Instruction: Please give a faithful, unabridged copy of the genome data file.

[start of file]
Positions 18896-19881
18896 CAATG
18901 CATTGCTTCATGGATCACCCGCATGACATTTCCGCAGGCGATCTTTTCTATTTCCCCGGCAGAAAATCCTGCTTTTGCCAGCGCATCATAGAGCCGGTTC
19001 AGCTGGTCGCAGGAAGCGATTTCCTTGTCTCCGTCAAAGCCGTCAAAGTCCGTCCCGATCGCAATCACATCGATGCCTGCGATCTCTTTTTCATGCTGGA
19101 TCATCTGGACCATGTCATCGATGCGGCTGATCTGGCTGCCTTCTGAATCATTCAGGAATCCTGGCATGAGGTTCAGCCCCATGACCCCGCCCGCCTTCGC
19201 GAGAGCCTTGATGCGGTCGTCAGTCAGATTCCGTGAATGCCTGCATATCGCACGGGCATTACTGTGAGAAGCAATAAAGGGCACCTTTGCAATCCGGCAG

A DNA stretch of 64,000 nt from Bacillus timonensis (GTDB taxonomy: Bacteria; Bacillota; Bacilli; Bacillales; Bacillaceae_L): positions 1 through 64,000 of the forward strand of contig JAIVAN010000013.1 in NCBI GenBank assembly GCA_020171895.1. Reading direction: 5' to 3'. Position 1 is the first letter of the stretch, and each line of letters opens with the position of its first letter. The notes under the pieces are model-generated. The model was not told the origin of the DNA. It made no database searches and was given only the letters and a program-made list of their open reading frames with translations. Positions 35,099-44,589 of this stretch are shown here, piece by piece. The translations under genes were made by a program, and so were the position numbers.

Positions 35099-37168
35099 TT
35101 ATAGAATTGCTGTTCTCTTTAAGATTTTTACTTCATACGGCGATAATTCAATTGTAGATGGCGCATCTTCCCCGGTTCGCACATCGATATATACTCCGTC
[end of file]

Positions 18896-19881
18896 CAATG
18901 CATTGCTTCATGGATCACCCGCATGACATTTCCGCAGGCGATCTTTTCTATTTCCCCGGCAGAAAATCCTGCTTTTGCCAGCGCATCATAGAGCCGGTTC
19001 AGCTGGTCGCAGGAAGCGATTTCCTTGTCTCCGTCAAAGCCGTCAAAGTCCGTCCCGATCGCAATCACATCGATGCCTGCGATCTCTTTTTCATGCTGGA
19101 TCATCTGGACCATGTCATCGATGCGGCTGATCTGGCTGCCTTCTGAATCATTCAGGAATCCTGGCATGAGGTTCAGCCCCATGACCCCGCCCGCCTTCGC
19201 GAGAGCCTTGATGCGGTCGTCAGTCAGATTCCGTGAATGCCTGCATATCGCACGGGCATTACTGTGAGAAGCAATAAAGGGCACCTTTGCAATCCGGCAG

A DNA stretch of 64,000 nt from Bacillus timonensis (GTDB taxonomy: Bacteria; Bacillota; Bacilli; Bacillales; Bacillaceae_L): positions 1 through 64,000 of the forward strand of contig JAIVAN010000013.1 in NCBI GenBank assembly GCA_020171895.1. Reading direction: 5' to 3'. Position 1 is the first letter of the stretch, and each line of letters opens with the position of its first letter. The notes under the pieces are model-generated. The model was not told the origin of the DNA. It made no database searches and was given only the letters and a program-made list of their open reading frames with translations. Positions 35,099-44,589 of this stretch are shown here, piece by piece. The translations under genes were made by a program, and so were the position numbers.

Positions 35099-37168
35099 TT
35101 ATAGAATTGCTGTTCTCTTTAAGATTTTTACTTCATACGGCGATAATTCAATTGTAGATGGCGCATCTTCCCCGGTTCGCACATCGATATATACTCCGTC